[56]      The Pierringer Order in the Hearsey Action is similar to the example above in so far as the hospital and the oral surgeons were concerned. For ease of reference, that Pierringer Order is attached as ‘Schedule A’ to these reasons. The hospital’s cross-claim against the oral surgeons in the Hearsey Action had been made so that the hospital could obtain indemnity from the oral surgeons if it was obliged to pay the plaintiff’s full damages. To the extent fault was attributed to the oral surgeons, the hospital could recover indemnity from them and thus reduce its net out of pocket expenditure. The Pierringer Order dismissed the cross-claim of the hospital against the oral surgeons. It did not prejudice the hospital by doing so, as it required the Hearsey appellants to reduce their claim against the hospital by the amount of fault that would be apportioned at trial to the oral surgeons, and it provided procedures whereby that determination could be made at trial. If that was all the Pierringer Order in the Hearsey Action did, it would meet the objectives generally ascribed to a Pierringer Order discussed above.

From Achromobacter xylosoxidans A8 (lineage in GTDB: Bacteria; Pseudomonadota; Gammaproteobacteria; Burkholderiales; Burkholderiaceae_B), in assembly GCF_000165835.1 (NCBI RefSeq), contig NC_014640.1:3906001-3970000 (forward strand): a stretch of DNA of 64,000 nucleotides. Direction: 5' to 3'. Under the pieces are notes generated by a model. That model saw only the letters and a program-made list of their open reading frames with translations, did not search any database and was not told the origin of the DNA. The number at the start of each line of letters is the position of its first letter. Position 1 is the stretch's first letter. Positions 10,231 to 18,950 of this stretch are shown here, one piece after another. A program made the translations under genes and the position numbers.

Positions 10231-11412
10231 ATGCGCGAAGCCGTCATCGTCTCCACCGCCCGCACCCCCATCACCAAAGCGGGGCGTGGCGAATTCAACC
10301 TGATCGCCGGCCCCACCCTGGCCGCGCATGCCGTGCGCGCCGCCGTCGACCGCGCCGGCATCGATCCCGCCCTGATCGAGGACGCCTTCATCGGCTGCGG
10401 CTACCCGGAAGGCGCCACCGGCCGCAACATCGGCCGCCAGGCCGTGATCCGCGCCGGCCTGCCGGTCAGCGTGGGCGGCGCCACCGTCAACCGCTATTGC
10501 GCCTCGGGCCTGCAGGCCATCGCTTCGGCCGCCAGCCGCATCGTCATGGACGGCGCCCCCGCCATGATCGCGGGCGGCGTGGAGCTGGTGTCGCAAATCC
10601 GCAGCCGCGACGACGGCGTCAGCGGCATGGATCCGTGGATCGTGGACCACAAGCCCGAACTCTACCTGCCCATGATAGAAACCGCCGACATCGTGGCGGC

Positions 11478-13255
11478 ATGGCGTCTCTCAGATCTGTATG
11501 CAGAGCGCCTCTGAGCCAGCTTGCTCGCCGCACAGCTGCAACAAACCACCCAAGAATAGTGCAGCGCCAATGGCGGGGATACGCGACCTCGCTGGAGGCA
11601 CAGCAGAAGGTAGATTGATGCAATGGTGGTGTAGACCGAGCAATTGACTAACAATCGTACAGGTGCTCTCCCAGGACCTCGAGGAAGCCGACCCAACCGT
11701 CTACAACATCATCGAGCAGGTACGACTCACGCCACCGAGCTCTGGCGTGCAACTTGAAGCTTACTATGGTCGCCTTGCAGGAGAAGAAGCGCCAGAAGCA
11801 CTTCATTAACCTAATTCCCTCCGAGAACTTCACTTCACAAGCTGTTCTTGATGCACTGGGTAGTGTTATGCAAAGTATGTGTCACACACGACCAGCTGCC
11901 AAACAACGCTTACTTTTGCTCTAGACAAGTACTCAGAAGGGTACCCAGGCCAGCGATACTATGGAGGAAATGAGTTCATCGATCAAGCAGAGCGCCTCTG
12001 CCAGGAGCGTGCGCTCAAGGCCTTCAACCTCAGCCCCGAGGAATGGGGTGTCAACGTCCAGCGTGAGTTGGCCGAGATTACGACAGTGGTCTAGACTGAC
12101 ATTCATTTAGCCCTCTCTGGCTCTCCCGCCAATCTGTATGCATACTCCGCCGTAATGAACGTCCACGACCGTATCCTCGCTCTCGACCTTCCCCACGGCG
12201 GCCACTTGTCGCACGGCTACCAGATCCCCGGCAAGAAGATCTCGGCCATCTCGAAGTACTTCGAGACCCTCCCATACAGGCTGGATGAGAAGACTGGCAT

[57]      However, the effect the hospital argues for goes much further. According to the hospital, the effect of the Pierringer Order was to also reduce the Hearsey appellants’ recovery from the hospital by the amount of fault the trial judge might attribute to the manufacturer and the distributor. These were entities against whom the hospital had not claimed indemnity under the Negligence Act, and from whom the hospital had no practical ability to recover indemnity even if claimed. The Pierringer Order, if so interpreted, would do more than maintain a level playing field for the hospital compared to its pre-Order position. The effect of the interpretation the hospital seeks is to put the hospital in a better position than it was in before the Pierringer Order. Before the Pierringer Order, the hospital was at risk, if found at fault to any degree, to pay all of the Hearsey appellants’ damages without the ability to obtain indemnity from the manufacturer and distributor. This risk was on the hospital, regardless of the degrees of fault of the concurrent tortfeasors. As interpreted by the hospital, the Pierringer Order would free the hospital of that risk. The hospital would be placed in as good a position as it would have been had it claimed indemnity from the manufacturer and distributor and had the manufacturer and distributor been creditworthy and able to pay indemnity, rather than being bankrupt. No reason why this should be the case was suggested.